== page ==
There were also a few drag numbers – some hilariously performed in Russian, during which Tim, Kaylah and myself were the only ones not singing along – but the inspiration for most of the costumes and dance routines undeniably came from Lady Gaga. Almost every single one of her chart topping hits were played at some point during the night – Alejandro made two appearances, and there even a well-rehearsed drag performance to Telephone – and each and every time the crowd went wild. Having somewhat of an affinity myself with Mother Monster, I thought it was amazing. I have a crystal clear memory of ripping my t-shirt off to join a couple of other shirtless dancers on the podium steps, while Tim just sighed and rolled his eyes and Kaylah watched on in hysterics.

The Lady Gaga inspired drag number.

The Lady Gaga inspired drag number.

The air was thick with cigarette smoke, but I was still having such an awesome time, and there was even a handful of decent looking guys in the room. I was approached by a tall handsome guy named Nikolay, although I freaked out a little bit when he spoke to me and I discovered he had braces.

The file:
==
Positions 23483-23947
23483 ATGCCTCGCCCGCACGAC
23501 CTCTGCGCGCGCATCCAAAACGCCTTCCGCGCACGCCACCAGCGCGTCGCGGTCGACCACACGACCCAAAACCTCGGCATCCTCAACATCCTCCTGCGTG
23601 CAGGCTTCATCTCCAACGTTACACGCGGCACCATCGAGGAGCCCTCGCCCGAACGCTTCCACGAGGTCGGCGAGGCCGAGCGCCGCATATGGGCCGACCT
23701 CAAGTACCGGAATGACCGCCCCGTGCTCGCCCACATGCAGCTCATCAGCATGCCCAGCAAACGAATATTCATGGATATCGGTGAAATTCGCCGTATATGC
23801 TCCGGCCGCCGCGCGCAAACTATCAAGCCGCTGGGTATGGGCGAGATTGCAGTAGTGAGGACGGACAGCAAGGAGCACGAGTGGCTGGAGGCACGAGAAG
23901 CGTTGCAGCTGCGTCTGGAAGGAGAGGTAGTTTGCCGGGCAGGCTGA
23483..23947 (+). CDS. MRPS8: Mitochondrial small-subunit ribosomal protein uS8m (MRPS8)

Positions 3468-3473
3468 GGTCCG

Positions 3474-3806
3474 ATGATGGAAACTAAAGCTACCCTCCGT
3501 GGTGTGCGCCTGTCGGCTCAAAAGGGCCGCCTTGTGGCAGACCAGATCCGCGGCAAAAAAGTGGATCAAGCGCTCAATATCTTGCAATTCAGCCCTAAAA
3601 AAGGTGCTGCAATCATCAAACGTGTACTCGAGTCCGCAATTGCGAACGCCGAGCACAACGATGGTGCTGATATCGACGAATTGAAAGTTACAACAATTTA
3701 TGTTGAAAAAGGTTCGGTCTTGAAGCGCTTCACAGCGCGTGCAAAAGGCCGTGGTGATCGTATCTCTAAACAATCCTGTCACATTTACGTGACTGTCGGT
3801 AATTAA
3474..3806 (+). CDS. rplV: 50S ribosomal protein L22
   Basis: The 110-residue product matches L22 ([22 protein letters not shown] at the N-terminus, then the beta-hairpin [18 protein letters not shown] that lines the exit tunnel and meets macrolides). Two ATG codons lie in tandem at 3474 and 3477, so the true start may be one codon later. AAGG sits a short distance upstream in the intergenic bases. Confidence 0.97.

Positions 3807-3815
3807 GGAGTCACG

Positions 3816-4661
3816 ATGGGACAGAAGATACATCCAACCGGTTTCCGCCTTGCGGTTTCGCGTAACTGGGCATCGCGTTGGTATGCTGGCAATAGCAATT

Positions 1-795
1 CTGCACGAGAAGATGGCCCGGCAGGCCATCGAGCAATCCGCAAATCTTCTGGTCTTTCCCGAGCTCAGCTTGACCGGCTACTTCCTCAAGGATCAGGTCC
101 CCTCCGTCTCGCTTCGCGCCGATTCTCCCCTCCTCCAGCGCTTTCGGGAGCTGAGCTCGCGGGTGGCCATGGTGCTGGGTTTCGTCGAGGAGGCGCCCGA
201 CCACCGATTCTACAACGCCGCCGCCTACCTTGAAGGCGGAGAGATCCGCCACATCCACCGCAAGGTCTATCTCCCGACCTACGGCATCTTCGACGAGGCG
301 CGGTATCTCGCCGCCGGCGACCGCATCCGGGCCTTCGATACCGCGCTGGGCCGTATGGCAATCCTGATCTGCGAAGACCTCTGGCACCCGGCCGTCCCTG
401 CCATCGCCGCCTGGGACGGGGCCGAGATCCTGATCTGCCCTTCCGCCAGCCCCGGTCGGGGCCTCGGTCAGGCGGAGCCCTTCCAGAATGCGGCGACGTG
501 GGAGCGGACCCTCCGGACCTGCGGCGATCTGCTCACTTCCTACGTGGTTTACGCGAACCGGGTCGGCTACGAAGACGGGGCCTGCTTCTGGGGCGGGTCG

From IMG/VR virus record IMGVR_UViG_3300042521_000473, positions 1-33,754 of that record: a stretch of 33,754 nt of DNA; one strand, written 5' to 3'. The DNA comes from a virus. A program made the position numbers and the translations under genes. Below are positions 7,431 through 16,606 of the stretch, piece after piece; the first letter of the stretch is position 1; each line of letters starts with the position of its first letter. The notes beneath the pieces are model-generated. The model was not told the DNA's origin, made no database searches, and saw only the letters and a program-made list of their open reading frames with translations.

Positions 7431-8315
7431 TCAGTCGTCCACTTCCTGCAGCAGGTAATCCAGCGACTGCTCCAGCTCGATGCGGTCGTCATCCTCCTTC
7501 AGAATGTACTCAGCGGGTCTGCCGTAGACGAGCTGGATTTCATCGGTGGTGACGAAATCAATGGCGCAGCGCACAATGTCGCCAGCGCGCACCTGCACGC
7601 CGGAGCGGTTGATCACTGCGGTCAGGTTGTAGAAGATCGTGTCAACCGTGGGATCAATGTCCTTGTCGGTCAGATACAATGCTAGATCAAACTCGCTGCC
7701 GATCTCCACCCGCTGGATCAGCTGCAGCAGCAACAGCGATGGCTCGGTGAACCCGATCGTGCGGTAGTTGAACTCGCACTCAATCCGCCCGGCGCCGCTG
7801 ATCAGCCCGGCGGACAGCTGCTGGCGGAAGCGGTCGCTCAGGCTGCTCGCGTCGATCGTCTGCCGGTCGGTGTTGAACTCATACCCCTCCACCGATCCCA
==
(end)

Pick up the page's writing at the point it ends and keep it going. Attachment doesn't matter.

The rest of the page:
“Oh my God! Tim, all these Russian boys are so young!” I remember saying at one point as we passed each other in club.
“I know! How do you think I feel?” Tim was 26, and while most of the Russians looked like big, strong men, I couldn’t find a single one over the age of 22. It was kind of creepy how they obliterated my average accuracy when it came to age guessing. Nikolay turned out to be 19, I had found out when I’d decided to give him a second chance and have a chat with him. We ended up spending quite a bit of time together that evening, though we used our mouths for things other than talking. It turns out that braces, despite their visibility, can be surprisingly inconspicuous to the touch.


“Hey, where’s Tim?” I’d found found Kaylah by herself at one of the tables, after returning from a semi-scandalous rendezvous with Nikolay.
“There you are!” It wasn’t easy to lose someone in a club this small, but I must have managed somehow. “Tim is over there,” she said as she pointed across the dance floor, where Tim was locking lips with his own Russian boy.
“Ah, I see,” I said with a grin. “Who is he?”